“Do your research. Ensure that you are complying with the state laws and regulations. If you have to make some adjustments to your plan because of regulations and laws, do so early so that you can avoid potentially having to stop your operation later or [having to pay] a fine. This will save you time and money.” – Shanell Jett, owner and stylist, JettSet Mobile Studio
Talk to distributors
“Get in touch with major product distributors like Redken, Paul Mitchell, etc. Some of them offer support services such as training [and] consultants to salon owners and staff. ” – Tom Justin, author and business consultant
Create a solid client base
“My number-one tip for aspiring entrepreneurs before they open up a salon is to have a number of professional clients of your own that will cover your overhead. Salon employees have an independent mind-set and will try to make power plays. With a solid client base of your own, you’ll be in a better position to call the shots.” – Sandra LaMorgese, speaker and entrepreneur
Choose the right location
“Secure a solid location with plenty of parking. If you make it convenient for clients to visit your salon, you’ll have more customers, which in turn means more revenue to pay off your initial loan and to put toward growth expenses.” – Jim Salmon, president of business services, Navy Federal Credit Union
Focus on your staff
“I would advise any new salons to invest time in the training and motivation of the staff. Now, any technician is going to know their trade. However, they might need help with the selling and customer-retention side. Your salon will be built around your stylists and technicians, [so] ensuring they are comfortable with up-selling products and other treatments across the brand is the difference between success and failure. Spending time before launch training your key staff to learn these key skills and learn how to teach them to new employees will pay dividends once the salon is running, and will go a long way to help with the smooth operation of a successful business.” – Jennifer Quinn, client relations and Web content executive, Phorest
Think about your clients
“Create a vision for how you want clients to feel, what you want them to experience and what adjectives clients will use when describing their experience. This will help in developing a look, feel and atmosphere.” – Samira Far, founder, Bellacures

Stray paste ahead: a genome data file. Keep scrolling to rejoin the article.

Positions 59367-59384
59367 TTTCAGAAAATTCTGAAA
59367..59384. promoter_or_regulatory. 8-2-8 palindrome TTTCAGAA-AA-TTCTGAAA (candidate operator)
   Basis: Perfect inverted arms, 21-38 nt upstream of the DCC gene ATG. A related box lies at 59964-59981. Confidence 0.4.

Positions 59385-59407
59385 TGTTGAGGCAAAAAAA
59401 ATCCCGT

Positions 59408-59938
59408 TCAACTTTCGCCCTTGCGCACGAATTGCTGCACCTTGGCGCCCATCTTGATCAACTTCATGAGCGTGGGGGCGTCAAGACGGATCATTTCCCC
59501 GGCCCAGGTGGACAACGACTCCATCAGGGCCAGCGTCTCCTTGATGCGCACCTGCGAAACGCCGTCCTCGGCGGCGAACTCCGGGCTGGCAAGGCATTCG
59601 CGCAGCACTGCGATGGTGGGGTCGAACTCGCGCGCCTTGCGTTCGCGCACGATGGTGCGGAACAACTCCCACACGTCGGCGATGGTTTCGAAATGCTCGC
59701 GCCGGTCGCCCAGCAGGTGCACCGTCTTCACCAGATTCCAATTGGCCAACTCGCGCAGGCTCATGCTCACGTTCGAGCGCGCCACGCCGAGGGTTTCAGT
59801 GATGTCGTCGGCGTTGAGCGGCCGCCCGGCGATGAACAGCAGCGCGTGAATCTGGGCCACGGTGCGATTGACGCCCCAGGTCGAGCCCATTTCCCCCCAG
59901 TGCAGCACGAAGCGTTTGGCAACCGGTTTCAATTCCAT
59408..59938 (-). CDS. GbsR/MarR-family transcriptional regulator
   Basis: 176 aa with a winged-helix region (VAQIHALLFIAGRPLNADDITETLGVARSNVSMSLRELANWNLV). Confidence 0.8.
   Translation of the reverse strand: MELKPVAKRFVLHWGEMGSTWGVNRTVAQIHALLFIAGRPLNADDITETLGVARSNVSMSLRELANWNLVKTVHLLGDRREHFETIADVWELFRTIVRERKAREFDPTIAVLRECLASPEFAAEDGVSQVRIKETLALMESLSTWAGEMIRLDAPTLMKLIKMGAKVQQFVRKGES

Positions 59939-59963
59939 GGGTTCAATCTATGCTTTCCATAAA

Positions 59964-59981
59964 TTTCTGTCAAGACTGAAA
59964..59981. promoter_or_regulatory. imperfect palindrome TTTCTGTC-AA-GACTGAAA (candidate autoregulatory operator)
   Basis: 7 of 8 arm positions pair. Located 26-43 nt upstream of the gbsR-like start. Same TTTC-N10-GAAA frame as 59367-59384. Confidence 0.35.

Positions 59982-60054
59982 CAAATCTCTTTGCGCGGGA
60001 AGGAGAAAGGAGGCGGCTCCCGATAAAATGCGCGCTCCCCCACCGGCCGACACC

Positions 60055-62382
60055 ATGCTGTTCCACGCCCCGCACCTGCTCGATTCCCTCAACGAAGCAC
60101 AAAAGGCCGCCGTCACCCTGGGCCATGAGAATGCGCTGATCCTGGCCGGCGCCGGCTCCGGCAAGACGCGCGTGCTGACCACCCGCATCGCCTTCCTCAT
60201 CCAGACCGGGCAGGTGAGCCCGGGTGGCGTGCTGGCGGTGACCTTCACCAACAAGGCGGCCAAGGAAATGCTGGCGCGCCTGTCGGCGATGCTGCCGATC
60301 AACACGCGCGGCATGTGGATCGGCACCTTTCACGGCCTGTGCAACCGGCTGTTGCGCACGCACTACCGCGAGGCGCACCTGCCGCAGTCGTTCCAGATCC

Hire a designer
“Work with a designer or space planner to ensure you are maximizing your revenue potential for the space. Keep in mind any plumbing needs, and take advantage of space in the center of the salon with double-sided stations or other uses. Know the dimensions you have for each area, so you can shop for salon equipment to fit the space or have it custom-ordered. If construction work is needed, try to negotiate those costs in your lease agreement.” – Miriam Deckert, marketing director, SalonSmart
Charge what you’re worth
“Don’t go and see what others are charging in your area, because you don’t know anything about them or their skill set. I charged $60 a haircut when I first opened in a town where the most expensive haircut was $38. I had 25 years of training and education to get here. Some people thought I was crazy and wouldn’t get it — not only did I get it, [but] I have since raised [prices] to $70 and keep billing. If you are great at what you do, people will pay for it.”– Sheryl Miller, owner, Fringe Hair Art
Digitization, which is of course happening all around us, is opening up a whole new spectrum of opportunities to create value. But how do you navigate this new horizontal world?
Peter Weill and Stephanie Woerner offer some useful insights on these challenges in their 2015 Sloan Management Review article, “Thriving in an Increasingly Digital Ecosystem.” In exploring these insights, and some of their implications, leaders can gain a fuller understanding of the landscape they face.
Opportunities for companies in every industry are occurring on two critical dimensions: knowledge of the end customer and business design, i.e., breadth of product and service offerings. These dimensions combine to form four business models for creating value (see exhibit): Suppliers, Multichannel Businesses, Modular Producers, and Ecosystem Drivers.
Suppliers, in the lower left quadrant, have little direct knowledge of the preferences of their end customers, and may or may not have a direct relationship with them. These companies sell their products and services to distributors in the value chain. Due to the ease of digital search, they are vulnerable to pricing pressures and commoditization as customers look for less expensive alternatives. Washing-machine manufacturers are a good example of Suppliers, as are companies that create mutual funds sold by someone else.